This package will be the best way to take advantage of the Rive Renderer's performance, being able to draw a large number of Rive graphics to one canvas.

For more information about the Rive Renderer, see the Choose a Renderer section.

@rive-app/canvas-advanced

A low-level Rive API using the CanvasRenderingContext2D renderer. It has the same benefits as the regular @rive-app/canvas package plus:

  • Full control over the update and render loop

  • Allows for rendering multiple Rive artboards to a single canvas

  • Allows deeper control and manipulation of the components in a Rive hierarchy

See an example of usage here: https://codesandbox.io/s/rive-canvas-advanced-api-basketball-rgted8

Want an even smaller Rive dependency that doesn't have all the bells/whistles? Consider using @rive-app/canvas-advanced-lite below👇

@rive-app/canvas-advanced-lite

npm install @rive-app/canvas-advanced-lite

A smaller package than that of @rive-app/canvas-advanced with the same API and backing CanvasRenderingContext2D, but does not compile and build WASM with certain dependencies in order to keep the package size as small as possible.

This solution will be preferable if you do not have a need for the following features below:

  • Rive Text

    • If your Rive file may include Rive Text components, rendering the graphic should not cause any app errors, or cease to render. Rive Text will just not appear within the graphic

    • You can still make use of text within your graphic by importing text externally as SVG

@rive-app/webgl-advanced

A low-level Rive API using a WebGL2 context. It has the same benefits as the regular @rive-app/webgl package plus:

  • Full control over the update and render loop.

  • Allows for rendering multiple Rive graphics to a single canvas.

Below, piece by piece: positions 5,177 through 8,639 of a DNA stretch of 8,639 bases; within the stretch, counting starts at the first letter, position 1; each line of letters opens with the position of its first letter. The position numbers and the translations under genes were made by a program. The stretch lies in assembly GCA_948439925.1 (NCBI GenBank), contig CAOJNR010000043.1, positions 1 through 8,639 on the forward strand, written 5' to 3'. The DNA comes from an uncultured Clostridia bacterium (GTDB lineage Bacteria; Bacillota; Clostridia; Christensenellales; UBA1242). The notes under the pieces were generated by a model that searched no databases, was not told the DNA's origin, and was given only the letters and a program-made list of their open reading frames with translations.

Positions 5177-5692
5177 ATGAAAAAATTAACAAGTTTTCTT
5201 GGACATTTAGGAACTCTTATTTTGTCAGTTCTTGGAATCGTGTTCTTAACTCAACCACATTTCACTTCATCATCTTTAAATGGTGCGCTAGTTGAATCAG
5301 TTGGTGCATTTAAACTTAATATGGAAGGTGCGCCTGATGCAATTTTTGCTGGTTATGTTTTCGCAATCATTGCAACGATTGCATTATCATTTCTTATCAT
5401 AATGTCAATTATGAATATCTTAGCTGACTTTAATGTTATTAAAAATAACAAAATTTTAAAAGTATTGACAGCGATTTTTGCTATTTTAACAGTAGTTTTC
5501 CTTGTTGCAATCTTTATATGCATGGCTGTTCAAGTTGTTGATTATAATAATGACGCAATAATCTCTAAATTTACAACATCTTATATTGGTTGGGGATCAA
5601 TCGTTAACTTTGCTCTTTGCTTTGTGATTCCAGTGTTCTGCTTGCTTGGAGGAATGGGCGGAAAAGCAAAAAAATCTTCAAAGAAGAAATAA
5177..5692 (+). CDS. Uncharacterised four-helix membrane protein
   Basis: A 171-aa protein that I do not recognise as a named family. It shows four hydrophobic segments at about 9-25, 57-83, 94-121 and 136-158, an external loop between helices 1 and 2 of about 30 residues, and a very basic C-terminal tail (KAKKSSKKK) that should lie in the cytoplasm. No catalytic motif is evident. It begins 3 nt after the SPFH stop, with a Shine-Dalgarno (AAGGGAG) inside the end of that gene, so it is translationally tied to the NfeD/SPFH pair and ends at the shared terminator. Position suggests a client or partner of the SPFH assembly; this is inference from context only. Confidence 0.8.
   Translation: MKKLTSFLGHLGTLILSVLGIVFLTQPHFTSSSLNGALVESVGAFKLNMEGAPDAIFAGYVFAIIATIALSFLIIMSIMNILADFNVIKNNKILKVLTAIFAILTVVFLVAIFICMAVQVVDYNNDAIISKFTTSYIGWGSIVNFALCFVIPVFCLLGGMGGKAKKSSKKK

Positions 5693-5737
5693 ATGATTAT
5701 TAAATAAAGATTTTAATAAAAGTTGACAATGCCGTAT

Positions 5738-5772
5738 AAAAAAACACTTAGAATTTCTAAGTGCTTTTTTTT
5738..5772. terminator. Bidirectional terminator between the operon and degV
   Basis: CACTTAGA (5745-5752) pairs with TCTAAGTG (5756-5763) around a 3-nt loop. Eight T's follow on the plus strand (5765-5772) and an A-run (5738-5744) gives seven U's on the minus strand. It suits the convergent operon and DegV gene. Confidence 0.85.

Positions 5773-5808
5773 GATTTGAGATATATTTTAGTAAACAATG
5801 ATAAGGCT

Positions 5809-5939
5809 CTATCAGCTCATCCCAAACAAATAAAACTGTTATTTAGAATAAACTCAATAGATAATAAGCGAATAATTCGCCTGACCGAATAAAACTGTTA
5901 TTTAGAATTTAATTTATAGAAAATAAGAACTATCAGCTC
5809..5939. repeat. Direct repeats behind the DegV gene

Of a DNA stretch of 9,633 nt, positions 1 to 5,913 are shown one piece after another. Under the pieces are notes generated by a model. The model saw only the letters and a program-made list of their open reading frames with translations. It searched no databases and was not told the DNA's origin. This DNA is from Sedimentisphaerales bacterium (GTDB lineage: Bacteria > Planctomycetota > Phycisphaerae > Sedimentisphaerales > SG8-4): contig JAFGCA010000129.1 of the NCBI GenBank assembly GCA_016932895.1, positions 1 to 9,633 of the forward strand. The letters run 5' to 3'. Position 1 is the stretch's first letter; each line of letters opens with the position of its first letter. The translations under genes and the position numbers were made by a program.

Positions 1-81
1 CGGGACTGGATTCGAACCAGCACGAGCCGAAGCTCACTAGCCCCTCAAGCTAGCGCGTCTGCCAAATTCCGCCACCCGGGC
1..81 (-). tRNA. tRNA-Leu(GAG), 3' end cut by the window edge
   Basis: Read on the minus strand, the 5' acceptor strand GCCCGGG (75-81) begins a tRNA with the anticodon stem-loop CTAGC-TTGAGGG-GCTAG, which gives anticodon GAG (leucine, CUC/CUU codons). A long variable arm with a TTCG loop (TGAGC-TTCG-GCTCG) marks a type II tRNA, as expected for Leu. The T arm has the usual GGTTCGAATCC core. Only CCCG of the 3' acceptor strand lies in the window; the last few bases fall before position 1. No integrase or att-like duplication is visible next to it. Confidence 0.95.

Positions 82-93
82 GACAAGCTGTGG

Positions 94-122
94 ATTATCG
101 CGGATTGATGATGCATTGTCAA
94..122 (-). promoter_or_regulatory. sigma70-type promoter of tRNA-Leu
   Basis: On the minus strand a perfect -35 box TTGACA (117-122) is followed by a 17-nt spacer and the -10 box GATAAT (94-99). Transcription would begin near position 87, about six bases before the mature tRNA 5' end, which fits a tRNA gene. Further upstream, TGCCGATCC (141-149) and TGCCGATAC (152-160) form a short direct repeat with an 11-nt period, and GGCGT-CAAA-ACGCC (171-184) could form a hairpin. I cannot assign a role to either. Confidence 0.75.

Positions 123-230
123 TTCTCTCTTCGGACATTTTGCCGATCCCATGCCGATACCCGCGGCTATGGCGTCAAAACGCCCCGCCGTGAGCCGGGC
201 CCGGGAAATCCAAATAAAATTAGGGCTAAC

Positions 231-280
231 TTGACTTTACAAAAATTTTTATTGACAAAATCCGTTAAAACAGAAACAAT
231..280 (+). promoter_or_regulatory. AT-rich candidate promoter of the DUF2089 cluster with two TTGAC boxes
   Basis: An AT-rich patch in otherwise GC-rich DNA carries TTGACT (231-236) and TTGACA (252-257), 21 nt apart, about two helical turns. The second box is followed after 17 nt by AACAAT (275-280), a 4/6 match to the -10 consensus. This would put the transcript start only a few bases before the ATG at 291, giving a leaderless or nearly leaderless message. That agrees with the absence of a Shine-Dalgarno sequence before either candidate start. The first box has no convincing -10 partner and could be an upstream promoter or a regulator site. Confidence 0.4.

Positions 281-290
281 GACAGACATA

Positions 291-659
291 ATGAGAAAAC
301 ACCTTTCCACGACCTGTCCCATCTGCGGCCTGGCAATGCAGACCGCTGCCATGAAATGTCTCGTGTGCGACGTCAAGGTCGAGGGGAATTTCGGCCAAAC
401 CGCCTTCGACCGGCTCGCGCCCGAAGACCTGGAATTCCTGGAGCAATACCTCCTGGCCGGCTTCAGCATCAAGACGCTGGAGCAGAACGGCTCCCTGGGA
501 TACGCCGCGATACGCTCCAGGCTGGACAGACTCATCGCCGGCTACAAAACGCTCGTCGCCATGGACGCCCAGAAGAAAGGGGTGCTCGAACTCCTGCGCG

• Allows deeper control and manipulation of the components in a Rive hierarchy.

See an example of usage here: https://codesandbox.io/s/rive-webgl-advanced-api-fwtmdb

*-single versions

Each of the above NPM packages includes the rive.wasm file. In the high-level APIs (@rive-app/canvas and @rive-app/webgl) the runtime requests this for you so you don't have to, as opposed to their -advanced counterparts. We also have alternative versions of each of the above packages on NPM that have the WASM encoded in the JS bundle (excluding the lite versions). This means you won't have to make a network request for the WASM that powers the Rive animations, as it's all in one main JS file. This is a solution for if you have issues loading from the CDNs that load in the WASM in your app.

  • @rive-app/canvas-single

  • @rive-app/canvas-advanced-single

  • @rive-app/webgl-single

  • @rive-app/webgl-advanced-single

While there is no request for WASM here, the JS bundle will be larger than the above packages. The non-single versions may cache better on your web applications, as the WASM gets loaded from the same CDN source if loaded from multiple pages.